The Kinijit, our main opposition party since May, has been dormant. They’ve cited Ramadan as their excuse, though they can’t quite keep reports of splintering at their core out of the papers. They balance them with statements that they’re studying the best methods for peaceful protest. These are usually countered with blunt government statements that aren’t much subtler than, “Don’t even think about it.” Meles, our prime minister for fourteen years now, is developing an Arab brutality to his rhetoric. No colorful name-calling, no snakes, scorpions or Satans, but lots of heavy-handed challenges and accusations.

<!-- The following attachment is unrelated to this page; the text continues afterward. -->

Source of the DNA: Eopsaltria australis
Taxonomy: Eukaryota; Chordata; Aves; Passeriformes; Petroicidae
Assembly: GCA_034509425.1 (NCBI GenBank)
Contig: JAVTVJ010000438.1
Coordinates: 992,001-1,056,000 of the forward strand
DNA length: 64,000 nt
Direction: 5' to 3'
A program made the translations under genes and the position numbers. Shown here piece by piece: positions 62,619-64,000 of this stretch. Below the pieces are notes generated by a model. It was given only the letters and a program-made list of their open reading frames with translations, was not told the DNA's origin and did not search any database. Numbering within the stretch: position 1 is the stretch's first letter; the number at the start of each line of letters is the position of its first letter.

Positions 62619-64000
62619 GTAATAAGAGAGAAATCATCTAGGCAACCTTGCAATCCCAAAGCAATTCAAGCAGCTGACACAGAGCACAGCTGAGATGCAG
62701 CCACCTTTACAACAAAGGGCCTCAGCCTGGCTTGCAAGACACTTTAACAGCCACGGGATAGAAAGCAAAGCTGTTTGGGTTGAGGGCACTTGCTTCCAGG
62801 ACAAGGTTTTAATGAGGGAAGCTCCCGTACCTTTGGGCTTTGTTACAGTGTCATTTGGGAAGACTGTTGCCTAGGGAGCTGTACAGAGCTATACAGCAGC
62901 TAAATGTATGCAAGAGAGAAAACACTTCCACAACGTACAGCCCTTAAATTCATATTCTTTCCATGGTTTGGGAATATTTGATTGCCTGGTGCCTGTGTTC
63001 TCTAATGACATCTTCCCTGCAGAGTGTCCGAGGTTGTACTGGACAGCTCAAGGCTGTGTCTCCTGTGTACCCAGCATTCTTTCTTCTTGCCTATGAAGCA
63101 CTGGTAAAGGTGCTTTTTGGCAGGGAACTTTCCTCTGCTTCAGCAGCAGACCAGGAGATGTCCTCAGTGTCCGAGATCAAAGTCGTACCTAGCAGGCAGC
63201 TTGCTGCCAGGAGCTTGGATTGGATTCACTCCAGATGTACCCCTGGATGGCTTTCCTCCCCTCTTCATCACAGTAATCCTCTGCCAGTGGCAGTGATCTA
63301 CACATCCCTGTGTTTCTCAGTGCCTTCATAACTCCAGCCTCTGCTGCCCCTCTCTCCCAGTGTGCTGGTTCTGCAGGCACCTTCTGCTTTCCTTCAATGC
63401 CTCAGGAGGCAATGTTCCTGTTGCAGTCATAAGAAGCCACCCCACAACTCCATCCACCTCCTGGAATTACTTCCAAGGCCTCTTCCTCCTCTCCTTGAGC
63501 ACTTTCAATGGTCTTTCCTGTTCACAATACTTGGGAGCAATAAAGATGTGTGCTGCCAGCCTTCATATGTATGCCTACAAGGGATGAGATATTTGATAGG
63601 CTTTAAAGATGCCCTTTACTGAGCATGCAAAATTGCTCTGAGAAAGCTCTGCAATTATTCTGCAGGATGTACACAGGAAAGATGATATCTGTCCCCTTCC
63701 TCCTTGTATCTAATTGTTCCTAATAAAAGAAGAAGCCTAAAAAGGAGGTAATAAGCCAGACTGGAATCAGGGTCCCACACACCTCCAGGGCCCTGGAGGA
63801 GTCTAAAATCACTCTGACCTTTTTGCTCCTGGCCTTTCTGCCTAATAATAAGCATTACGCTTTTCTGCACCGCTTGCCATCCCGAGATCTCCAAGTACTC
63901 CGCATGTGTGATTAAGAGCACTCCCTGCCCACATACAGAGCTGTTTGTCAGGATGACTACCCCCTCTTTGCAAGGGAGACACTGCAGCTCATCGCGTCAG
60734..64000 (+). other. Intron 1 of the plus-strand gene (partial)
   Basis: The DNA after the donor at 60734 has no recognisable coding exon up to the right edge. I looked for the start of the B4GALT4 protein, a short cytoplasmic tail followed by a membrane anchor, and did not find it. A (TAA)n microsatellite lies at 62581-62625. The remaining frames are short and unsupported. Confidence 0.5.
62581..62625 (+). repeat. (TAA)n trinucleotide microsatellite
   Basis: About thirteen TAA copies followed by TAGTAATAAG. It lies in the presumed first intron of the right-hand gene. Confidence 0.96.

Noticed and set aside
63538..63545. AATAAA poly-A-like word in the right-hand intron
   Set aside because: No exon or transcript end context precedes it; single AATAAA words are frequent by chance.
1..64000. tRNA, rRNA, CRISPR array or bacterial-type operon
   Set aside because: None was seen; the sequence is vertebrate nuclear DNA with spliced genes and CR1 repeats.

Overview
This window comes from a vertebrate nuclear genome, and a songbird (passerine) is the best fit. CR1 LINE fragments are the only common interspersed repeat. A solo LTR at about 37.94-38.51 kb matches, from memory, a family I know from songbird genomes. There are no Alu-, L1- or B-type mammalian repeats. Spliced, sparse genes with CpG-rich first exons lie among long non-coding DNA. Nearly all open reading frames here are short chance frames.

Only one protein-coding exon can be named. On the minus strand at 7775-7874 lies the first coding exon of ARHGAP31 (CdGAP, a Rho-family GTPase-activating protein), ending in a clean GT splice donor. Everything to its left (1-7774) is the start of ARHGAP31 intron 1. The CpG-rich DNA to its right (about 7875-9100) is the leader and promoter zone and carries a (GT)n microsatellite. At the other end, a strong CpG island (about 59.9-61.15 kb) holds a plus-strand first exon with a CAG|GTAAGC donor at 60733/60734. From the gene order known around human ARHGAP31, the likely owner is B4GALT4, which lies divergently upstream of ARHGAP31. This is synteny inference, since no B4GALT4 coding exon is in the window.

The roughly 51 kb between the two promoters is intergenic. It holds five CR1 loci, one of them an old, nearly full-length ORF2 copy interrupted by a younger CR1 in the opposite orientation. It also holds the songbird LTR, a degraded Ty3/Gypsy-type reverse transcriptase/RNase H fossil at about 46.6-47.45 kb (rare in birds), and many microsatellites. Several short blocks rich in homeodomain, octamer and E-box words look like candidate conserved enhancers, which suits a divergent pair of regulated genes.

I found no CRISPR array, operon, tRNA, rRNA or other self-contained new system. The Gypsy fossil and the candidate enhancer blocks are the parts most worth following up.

Suddenly, though the conclusion of Ramadan is still half a week away, the Kinijit leaders let loose with calls for protest. Today, every supporter with a horn to honk during morning rush hour is supposed to honk. A rather unimpressive launch to a movement, I thought, but last night the government broadcast the usual threats. Remember, this is the government that has so far refused to either investigate or apologize for the army killings of demonstrators in the streets last June.

Did they honk? Nothing. Other calls for protest this week: don’t talk to your friends who are government supporters. Or boycott government services. Right. This is what we get from a party led mostly by college professors. And our government ministers? By and large, guerrilla soldiers who emerged straight out of the hills up north after almost twenty years of insurgency. It makes for a lop-sided debate.